Transcripts of Siding Spring Michelle Thaller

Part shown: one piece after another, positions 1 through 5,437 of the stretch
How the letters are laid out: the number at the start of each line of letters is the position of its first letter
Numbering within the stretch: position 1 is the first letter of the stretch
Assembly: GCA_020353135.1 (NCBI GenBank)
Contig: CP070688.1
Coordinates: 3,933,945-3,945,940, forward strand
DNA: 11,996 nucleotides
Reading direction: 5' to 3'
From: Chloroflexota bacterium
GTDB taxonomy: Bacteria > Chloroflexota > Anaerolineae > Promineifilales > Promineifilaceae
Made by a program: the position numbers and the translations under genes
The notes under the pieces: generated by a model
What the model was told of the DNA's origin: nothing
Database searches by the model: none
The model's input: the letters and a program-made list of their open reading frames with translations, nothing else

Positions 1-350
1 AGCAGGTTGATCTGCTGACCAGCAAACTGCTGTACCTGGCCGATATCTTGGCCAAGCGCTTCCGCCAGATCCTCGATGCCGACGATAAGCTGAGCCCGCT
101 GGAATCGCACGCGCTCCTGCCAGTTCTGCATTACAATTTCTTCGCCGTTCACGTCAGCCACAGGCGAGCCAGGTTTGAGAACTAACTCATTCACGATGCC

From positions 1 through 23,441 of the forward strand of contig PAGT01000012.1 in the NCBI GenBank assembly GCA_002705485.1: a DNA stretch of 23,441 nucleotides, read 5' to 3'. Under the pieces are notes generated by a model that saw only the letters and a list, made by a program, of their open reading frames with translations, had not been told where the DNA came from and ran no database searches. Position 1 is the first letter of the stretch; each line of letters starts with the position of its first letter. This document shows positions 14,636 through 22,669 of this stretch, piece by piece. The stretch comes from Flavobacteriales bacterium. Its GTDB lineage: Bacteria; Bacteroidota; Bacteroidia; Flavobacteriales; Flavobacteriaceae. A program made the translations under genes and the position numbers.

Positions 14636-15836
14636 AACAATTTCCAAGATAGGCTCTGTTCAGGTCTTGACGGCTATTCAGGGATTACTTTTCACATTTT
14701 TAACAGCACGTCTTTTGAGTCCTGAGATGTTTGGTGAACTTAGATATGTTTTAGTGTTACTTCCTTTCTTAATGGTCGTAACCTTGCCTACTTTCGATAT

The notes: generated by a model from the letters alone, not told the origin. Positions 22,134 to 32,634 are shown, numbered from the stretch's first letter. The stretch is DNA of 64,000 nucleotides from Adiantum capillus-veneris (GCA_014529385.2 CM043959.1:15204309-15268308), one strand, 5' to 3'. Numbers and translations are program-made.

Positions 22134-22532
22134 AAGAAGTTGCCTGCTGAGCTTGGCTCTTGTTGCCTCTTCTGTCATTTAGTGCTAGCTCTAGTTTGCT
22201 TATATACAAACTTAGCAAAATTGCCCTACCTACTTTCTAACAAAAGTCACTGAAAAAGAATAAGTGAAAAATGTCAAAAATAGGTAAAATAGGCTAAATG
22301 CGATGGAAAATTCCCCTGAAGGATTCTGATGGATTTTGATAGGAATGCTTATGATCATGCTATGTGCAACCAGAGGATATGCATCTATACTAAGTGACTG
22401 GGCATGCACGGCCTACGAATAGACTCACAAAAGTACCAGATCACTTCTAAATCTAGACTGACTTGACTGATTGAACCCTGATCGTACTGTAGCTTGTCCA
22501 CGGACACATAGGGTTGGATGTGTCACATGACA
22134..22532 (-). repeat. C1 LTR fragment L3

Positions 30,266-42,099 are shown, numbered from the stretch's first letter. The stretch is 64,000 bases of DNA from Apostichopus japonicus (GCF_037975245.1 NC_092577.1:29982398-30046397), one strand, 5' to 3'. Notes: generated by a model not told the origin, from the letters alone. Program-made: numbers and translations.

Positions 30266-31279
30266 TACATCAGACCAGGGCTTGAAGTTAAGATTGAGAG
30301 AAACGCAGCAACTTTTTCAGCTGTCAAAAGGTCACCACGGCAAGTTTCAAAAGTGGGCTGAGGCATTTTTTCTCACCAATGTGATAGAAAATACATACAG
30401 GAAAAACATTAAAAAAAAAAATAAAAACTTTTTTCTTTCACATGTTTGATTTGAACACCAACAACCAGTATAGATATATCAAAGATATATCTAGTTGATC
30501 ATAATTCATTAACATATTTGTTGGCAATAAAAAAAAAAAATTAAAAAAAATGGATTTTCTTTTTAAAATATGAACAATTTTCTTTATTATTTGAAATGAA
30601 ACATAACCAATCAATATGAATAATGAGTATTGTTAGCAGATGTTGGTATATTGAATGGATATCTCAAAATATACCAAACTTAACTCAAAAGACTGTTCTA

[no sound] [no sound] >>INTERVIEWER: Mars is facing a close call on Sunday, October 19th, when a rare comet will pass by at an extremely close distance. And here to tell us more about Comet Siding Spring, from NASA's Goddard Space Flight Center in Greenbelt, Maryland, is NASA scientist Dr. Michelle Thaller. Thank you for joining us. >>MICHELLE: Hey, good morning, thank you for having me. >>INTERVIEWER: So what is a comet and why do we study them? >>MICHELLE: Well for millennia, comets have fascinated people. They almost look like stars with tails. And what the really are, are chunks of ice and dirt a couple miles across. And when they come close to the Sun, some of this material melts off and forms a gas cloud around the comet. The amazing thing is that these things are older than the planets of our solar system. There was a time when the planets were forming, there were just small chunks of material coming through, coming together. And some of this stuff got thrown out to the outer solar system. Every once in a while, one of these things gets nudged and falls in, and what we have is a pristine part of the solar system billions of years old that we can study. >>INTERVIEWER: What makes Comet Siding Spring so special, and will we be able to see it from Earth? >>MICHELLE: Now, Comet Siding Spring has come a long way. We actually think it began its journey about a million years ago. It began to drift very slowly and invisibly toward Mars. It was only discovered about a year and a half ago, and at first it looked like it was going to come right at Mars, maybe even collide with it. Now we know that Mars is going to go through the tail of the comet. And there will be an incredible view from the surface of Mars. This comet will go across the entire sky. Unfortunately, the best view is from Mars. It's not visible with the naked eye here from Earth. With a small telescope, especially in the southern hemisphere, you might have a decent view. In the north it's going to be very close to the horizon and very hard to see. >>INTERVIEWER: How will NASA study Comet Siding Spring from Mars? >>MICHELLE: Well the amazing thing is we have a robotic fleet at Mars just ready to observe this comet. We have two rovers actually on the surface of the planet, and we have as many as five different satellites that are going to be observing it. All in all, there are 15 different satellites, telescopes, and programs that NASA's going to be using to observe this comet. And amazingly, the MAVEN mission has just arrived at Mars. So the stroke of luck was incredible. We launched MAVEN, it's arriving just in time to study this comet, MAVEN is going to be able to look at some of the changes in the Martian atmosphere as the tail goes by and maybe even heats up the atmosphere a little bit. >>INTERVIEWER: Is the comet dangerous, and will the satellites orbiting Mars be damaged? >>MICHELLE: Well one thing we do know is the comet will miss Mars. However, it's going to be traveling very fast as it comes by. So, as it goes by, the dust particles around the comet are moving at about a hundred thousand miles an hour. And even a tiny little particle hitting a spacecraft at that speed, that would be a pretty bad day for that spacecraft. So we've been modeling where the densest part of the dust cloud is, and we think it's actually going to miss Mars. However, we've adjusted the orbits of all of our satellites so they'll be on the other side of Mars when the densest part of the tail goes by. In some ways, we're going to be using the planet as a shield to keep our spacecraft safe. >>INTERVIEWER: Sounds great, where can learn more? >>MICHELLE: Well to learn more, go to the website, and you can learn about all of our programs that are studying Mars, and there's going to be wonderful news coming down about the comet. And hopefully in a couple days we'll even have some images, some of the things that our observatories saw, all the way from Mars. >>INTERVIEWER: Dr. Michelle Thaller, thank you very much for joining us. >>MICHELLE: Thank you, very much. [beep beep...] [beep beep... beep beep... beep beep...] [beep beep... beep beep... beep beep...] [beep beep... beep beep...]